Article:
At the show, Texas Instruments (TI) introduced a family of six Arm Cortex-based vision processors for applications such as video doorbells, machine vision and autonomous mobile robots. Its new AM62A, AM68A and AM69A processors, are supported by open-source evaluation and model development tools, and common software that is programmable through industry-standard application programming interfaces (APIs), frameworks and models.

The company’s vice president for processors, Sameer Wasson, said, “In order to achieve real-time responsiveness in the electronics that keep our world moving, decision-making needs to happen locally and with better power efficiency. This new processor family of affordable, highly integrated SoCs will enable the future of embedded AI by allowing for more cameras and vision processing in edge applications.”

ADLINK - Stephen Huang
Machine vision and autonomous mobile robotics (AMR) is a key application for edge AI vision solutions. Stephen Huang of ADLINK Technology (left) said machine vision is becoming more and more of a requirement among customers, (Image: Nitin Dahad)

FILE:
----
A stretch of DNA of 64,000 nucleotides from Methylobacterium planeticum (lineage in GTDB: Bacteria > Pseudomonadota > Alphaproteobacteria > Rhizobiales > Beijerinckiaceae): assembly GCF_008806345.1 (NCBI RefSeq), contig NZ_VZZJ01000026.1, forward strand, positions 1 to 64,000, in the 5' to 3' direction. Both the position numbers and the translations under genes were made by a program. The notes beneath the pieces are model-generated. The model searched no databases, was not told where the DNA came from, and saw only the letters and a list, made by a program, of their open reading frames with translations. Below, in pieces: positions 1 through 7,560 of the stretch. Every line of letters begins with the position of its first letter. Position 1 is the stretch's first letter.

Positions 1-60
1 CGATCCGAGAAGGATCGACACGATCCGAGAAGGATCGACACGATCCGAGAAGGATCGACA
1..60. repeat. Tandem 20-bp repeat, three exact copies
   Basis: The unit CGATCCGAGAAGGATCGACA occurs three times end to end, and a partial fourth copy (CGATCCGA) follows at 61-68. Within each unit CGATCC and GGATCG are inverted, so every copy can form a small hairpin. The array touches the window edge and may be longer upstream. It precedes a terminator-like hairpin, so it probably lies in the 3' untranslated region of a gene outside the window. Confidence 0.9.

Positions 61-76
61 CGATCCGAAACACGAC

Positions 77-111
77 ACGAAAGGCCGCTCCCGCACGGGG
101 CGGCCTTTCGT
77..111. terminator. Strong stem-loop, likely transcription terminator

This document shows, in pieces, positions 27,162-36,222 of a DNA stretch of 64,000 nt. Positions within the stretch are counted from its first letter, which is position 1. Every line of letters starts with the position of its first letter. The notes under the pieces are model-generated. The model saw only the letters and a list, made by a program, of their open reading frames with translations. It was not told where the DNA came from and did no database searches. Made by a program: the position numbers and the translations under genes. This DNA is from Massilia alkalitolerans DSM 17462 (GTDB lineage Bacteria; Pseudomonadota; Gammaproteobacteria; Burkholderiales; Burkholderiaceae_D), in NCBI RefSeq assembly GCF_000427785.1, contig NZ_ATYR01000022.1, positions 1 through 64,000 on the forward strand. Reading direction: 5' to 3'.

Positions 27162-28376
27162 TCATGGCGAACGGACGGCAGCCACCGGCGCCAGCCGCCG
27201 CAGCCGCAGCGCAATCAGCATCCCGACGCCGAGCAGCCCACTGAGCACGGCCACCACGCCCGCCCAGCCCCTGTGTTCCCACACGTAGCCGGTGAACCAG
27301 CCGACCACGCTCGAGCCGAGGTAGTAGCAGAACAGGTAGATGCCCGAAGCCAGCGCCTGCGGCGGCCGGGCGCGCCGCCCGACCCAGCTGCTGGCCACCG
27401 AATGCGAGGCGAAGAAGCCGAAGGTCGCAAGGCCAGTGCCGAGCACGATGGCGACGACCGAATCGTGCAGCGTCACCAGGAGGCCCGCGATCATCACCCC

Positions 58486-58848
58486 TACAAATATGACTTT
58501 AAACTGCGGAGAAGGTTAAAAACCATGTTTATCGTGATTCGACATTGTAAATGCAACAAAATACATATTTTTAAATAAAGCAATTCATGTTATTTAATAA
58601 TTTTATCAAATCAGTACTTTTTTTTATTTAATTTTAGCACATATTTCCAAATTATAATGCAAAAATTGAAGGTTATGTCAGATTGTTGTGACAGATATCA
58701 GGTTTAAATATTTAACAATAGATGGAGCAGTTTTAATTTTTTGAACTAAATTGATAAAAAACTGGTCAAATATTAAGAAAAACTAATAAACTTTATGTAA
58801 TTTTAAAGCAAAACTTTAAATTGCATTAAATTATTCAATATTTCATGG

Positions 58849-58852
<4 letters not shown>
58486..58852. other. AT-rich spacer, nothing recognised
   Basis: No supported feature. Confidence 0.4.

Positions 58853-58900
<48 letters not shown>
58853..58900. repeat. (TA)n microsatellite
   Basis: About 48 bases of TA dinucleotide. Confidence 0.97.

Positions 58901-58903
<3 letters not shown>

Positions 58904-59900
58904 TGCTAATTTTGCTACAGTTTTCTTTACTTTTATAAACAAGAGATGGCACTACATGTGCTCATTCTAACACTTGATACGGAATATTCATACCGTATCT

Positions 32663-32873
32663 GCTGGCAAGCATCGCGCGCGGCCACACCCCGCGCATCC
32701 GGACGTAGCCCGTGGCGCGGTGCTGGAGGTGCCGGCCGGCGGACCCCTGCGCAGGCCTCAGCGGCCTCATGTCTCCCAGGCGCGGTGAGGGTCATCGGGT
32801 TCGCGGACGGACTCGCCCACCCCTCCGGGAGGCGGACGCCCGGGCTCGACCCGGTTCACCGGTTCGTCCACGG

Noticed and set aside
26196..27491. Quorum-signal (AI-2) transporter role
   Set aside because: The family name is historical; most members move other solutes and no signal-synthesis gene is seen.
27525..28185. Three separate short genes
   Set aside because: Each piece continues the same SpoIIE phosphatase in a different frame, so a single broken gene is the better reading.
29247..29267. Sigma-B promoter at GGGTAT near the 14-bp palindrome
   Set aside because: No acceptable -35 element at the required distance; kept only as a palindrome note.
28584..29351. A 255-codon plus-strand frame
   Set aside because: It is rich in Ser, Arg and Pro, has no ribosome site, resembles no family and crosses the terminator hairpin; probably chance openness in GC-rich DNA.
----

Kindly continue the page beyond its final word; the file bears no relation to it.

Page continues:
Machine vision and autonomous mobile robotics (AMR) is a key application for edge AI vision solutions. Stephen Huang, president & COO of ADLINK Technology told us machine vision is becoming more and more of a requirement among customers, along with a trend for low code/no code implementation of the technology. The company’s booth included a demo of ADLINK’s all in one camera development kit, which aims to simplify prototyping and testing of edge AI vision systems; it incorporates the hardware and software pre-installed with a full range of interfaces, including digital I/O, COM, and LAN ports, and an array of optional accessories. The GUI-based development tool provides a low-code environment with software tools for labeling and training, and two open source selected models so users can build a proof-of-concept without AI expertise.